While not an aging warrior, I am aging and feel some of the aches that plagued Thrall throughout the book. I thought Shrewsbury did an excellent job of portraying an aging warrior. He shows that treachery, deceit and experience can thwart youth and bravado. Thrall isn’t exactly likeable but he is admirable. He soldiers on when lesser men have curled up and died. I liked his perseverance and attitude.

The family interaction was certainly eye opening. The characters were well portrayed and the action and violence certainly fit the genre. I liked the book and hope to see a sequel.

I highly recommend the book.

Body of work of Steven Shrewsbury

Web site: None found

See my interview with the author.

Saturday, January 8, 2011

Unto The Breach by John Ringo

The Kildar and the Keldara are back. Another WMD needs corralled and Mike Harmon and his Keldara are just the people who can prevent Armageddon. Action and battle scenes galore characterize the book.

Ringo has the ability to create an astoundingly vivid image with his prose. Although some books in this series seemed preoccupied with the darker side of sex, this book was a down and gritty battle book. The action is superb, the descriptive aspects of Ringo’s Warrior Creed are emotionally moving. Books that exalt loyalty, courage, honor and respect seem all too rare in today’s fiction.

I like how each book in this series revels a little more in the background and ethos of the Keldara.

I highly recommend this book.

Body of work of John Ringo

Web site:

Wednesday, January 5, 2011

The Dragon in Lyonesse by Gordon Dickson

I’ve mentioned Gordon Dickson is one of my all time favorite authors in an early post. The versatility of the man is simply awesome. From hard scifi to fantasy is a leap many authors are unable to make successfully. This book is the eighth in a nine book series. They are all entertaining, sometimes simplistic, often humorous but always entertaining. The protagonist is a changeling, man to dragon version. The stories are all focused on his adventures in Arthurian times. They are an absolutely delightful read, don’t expect to be challenged or to find your thoughts provoked but do expect to be entertained.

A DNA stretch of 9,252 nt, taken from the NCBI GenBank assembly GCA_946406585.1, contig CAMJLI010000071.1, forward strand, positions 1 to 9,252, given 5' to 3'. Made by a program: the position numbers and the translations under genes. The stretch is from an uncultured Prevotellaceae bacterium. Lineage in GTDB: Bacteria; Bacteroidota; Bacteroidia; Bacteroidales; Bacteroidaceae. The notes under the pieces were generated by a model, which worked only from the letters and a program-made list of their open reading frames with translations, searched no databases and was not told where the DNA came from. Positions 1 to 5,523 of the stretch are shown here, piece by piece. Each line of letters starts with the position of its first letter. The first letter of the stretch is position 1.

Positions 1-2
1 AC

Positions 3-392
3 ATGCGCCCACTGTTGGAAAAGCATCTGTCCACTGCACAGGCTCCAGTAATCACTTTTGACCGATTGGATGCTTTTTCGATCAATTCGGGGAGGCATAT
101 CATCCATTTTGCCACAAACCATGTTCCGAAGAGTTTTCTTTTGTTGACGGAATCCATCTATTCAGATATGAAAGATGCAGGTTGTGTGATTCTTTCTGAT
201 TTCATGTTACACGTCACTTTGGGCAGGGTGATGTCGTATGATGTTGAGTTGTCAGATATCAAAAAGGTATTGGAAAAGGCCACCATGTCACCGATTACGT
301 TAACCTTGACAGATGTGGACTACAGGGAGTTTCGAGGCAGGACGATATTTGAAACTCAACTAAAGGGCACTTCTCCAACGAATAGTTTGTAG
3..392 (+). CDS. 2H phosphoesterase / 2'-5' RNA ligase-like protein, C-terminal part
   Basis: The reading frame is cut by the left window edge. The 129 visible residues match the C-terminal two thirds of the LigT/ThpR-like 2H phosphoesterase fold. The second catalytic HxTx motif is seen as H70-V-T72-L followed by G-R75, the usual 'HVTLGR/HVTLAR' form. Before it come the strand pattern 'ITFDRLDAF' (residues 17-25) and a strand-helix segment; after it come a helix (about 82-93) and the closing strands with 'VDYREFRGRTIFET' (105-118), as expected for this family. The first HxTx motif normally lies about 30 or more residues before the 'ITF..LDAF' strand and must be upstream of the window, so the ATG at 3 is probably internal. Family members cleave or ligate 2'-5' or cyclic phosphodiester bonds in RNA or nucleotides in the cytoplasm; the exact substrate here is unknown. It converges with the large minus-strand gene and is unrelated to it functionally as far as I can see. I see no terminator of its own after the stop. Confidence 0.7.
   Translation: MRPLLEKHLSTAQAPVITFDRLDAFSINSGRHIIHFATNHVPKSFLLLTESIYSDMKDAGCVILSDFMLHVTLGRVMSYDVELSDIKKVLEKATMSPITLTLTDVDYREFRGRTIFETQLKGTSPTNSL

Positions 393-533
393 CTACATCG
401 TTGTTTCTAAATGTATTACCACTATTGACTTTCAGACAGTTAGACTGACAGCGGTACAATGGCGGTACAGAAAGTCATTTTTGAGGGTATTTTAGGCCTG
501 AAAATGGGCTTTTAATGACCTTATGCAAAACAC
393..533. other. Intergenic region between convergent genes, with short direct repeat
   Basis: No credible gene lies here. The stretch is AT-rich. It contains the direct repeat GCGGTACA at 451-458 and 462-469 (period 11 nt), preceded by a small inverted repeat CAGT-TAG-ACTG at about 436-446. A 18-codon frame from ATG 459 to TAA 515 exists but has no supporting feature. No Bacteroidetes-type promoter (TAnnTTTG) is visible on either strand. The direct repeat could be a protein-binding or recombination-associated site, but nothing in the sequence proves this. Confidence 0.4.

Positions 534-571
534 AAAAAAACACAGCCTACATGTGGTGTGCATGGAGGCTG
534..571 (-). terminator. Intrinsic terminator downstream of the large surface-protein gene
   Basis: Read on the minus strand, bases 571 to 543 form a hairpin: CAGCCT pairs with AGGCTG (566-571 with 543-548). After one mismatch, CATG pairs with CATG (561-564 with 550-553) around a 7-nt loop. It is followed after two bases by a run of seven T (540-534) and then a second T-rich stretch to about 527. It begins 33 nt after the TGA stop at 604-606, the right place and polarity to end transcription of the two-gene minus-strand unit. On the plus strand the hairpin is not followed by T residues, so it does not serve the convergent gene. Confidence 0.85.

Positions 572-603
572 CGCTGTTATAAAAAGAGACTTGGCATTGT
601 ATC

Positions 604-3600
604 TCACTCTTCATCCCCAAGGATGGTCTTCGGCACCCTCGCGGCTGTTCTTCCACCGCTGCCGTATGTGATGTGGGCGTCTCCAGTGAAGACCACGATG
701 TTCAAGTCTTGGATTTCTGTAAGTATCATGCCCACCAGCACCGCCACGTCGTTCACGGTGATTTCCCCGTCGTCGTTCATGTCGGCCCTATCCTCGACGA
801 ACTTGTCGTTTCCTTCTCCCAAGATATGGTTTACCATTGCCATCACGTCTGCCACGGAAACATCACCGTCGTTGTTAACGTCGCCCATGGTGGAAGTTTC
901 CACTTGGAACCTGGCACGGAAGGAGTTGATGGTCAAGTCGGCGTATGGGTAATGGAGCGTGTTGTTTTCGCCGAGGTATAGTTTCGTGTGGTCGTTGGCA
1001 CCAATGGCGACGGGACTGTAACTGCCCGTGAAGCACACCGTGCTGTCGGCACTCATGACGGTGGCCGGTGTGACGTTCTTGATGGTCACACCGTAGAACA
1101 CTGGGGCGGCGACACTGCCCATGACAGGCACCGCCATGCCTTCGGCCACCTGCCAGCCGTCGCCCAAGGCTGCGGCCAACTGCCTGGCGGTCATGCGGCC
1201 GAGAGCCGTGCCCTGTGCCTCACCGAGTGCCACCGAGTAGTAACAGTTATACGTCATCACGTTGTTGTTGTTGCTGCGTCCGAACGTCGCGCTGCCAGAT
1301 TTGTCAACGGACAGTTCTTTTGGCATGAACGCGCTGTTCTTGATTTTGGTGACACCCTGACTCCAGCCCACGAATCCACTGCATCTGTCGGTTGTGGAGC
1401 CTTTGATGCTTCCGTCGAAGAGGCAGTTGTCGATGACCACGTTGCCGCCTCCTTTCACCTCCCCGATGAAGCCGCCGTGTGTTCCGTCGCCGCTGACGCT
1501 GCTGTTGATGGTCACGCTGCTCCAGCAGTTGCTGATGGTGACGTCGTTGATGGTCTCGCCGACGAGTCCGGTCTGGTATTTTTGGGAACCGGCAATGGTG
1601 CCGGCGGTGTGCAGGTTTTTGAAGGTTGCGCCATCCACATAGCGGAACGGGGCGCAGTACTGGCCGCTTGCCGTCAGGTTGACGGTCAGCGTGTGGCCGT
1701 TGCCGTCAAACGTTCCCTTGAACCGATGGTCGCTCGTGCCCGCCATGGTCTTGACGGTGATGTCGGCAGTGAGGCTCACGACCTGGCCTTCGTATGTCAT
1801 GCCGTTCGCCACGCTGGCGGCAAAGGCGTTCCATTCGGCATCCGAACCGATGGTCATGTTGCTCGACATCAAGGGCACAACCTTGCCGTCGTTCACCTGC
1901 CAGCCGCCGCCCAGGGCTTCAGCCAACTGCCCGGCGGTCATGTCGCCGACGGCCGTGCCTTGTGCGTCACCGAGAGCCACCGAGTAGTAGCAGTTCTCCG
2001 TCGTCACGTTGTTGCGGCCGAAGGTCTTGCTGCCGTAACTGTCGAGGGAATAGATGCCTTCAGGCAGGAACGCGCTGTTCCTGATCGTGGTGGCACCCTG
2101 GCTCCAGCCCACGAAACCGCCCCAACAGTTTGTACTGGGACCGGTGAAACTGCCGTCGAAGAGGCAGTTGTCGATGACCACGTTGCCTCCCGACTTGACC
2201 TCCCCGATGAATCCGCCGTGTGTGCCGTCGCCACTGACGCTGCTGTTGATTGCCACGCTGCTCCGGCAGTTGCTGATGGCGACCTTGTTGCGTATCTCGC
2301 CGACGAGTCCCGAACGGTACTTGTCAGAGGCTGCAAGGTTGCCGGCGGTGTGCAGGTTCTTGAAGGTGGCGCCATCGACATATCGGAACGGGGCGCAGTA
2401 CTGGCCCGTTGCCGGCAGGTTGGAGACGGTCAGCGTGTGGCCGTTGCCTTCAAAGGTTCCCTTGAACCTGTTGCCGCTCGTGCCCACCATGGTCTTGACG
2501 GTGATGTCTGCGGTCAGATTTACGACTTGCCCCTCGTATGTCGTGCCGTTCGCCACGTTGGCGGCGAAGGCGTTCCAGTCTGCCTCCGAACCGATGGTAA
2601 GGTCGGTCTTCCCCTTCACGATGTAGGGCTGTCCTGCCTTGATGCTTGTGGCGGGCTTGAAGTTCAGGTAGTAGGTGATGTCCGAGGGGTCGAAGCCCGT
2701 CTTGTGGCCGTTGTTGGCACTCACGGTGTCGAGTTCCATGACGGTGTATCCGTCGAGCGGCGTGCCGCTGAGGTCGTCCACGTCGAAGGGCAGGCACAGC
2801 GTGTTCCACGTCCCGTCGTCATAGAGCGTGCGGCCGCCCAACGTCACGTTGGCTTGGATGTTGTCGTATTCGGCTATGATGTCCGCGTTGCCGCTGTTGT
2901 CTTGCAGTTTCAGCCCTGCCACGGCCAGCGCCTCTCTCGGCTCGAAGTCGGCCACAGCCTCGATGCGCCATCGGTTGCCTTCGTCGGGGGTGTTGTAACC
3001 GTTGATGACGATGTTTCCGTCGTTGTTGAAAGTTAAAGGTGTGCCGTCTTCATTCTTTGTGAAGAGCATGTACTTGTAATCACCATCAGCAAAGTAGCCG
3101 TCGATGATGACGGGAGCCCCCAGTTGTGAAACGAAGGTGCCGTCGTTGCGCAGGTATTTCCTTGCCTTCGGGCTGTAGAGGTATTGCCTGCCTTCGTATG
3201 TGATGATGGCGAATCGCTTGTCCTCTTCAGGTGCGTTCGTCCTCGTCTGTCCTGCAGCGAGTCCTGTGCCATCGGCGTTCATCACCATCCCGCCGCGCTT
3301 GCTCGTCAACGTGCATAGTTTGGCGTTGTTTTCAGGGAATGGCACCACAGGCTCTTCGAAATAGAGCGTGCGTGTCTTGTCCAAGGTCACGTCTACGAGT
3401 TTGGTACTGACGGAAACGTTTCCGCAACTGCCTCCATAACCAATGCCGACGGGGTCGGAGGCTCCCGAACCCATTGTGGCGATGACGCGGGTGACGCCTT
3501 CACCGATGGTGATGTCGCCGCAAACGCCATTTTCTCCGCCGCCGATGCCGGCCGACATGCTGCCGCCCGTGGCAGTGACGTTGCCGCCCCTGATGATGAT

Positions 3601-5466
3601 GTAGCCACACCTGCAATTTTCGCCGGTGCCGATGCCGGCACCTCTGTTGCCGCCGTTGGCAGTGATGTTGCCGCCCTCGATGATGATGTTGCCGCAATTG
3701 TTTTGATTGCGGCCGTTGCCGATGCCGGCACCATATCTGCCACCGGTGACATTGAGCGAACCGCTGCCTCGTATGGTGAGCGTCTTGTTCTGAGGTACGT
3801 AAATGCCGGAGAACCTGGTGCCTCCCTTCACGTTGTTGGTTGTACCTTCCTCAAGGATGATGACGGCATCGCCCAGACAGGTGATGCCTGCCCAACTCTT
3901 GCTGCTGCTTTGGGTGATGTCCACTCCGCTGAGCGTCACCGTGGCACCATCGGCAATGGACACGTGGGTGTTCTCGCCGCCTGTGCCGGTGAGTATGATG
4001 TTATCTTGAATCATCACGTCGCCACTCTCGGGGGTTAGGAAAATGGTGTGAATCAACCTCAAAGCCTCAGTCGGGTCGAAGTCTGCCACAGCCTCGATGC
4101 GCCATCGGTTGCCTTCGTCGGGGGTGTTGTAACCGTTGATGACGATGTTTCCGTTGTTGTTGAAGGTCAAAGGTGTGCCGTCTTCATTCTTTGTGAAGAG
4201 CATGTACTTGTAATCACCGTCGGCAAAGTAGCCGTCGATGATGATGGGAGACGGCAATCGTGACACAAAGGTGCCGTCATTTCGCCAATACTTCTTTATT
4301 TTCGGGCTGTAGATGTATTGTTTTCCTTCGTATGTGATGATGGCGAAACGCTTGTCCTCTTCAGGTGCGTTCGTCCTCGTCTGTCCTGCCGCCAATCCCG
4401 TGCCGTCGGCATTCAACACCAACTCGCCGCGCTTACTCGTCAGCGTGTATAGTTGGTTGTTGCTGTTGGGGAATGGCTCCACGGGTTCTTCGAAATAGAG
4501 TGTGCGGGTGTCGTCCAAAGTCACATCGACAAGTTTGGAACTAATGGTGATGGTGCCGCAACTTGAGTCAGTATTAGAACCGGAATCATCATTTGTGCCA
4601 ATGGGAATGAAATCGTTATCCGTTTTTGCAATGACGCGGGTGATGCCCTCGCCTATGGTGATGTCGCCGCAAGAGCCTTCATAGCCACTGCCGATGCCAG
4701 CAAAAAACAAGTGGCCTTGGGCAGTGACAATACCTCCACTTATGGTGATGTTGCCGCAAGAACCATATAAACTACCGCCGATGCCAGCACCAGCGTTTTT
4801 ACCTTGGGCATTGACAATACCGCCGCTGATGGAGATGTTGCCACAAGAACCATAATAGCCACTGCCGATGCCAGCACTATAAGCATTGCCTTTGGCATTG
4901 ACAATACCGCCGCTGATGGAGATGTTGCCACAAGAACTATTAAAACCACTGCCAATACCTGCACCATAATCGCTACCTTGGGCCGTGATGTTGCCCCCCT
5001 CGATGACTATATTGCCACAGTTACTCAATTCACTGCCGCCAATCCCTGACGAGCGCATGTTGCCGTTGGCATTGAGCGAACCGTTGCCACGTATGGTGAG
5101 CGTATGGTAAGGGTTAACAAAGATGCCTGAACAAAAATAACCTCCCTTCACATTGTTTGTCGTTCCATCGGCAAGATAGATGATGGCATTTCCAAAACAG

Titles in the series in order of publication are:
Dragon & The George Dragon Series #1
Dragon Knight Dragon Series #2
Dragon on the Border Dragon Series #3
Dragon At War Dragon Series #4
Dragon Earl and Troll Dragon Series #5
Dragon and the Djinn Dragon Series #6
Dragon & The Gnarly King Dragon Series #7
Dragon and the Fair Maid of Kent Dragon Series #9

Body of work of Gordon Dickson

Overview of Dickson’s Work:

Sunday, January 2, 2011

Choosers of the Slain by John Ringo

Politics and black mail fuel the action in this Ringo follow up to the Kildar. Mike is at it again, facing daunting odds with ambivalence in his heart but courage and fire in his action. Hookers are being snuffed and it is impacting his people and the politics of his world.

Ringo dives in were fools fear to tread. He attacks the structure of Albanian prostitution but in essence he attacks the forcible implementation of the entire industry. According to Wikipedia Albania is known for being a major player in human trafficking. Mike Harmon and his Mountain Tigers expose a sordid business and out guns, out fights and just is more ruthless than the bad guys. He takes them on in a no holds barred manner.

Meantime back in Georgia (not the USA Georgia), Mike is developing brewing to improve the living conditions of his Keldara. In some ways you have to wonder if John Ringo’s tactics in nation building (microcosm) and terrorist eradication aren’t far superior to what is actually occurring.

This is not a book for kids, the sex is rough and often explicit but it fits with the plot of the book.

I recommend this book.

Body of work of John Ringo

Web site: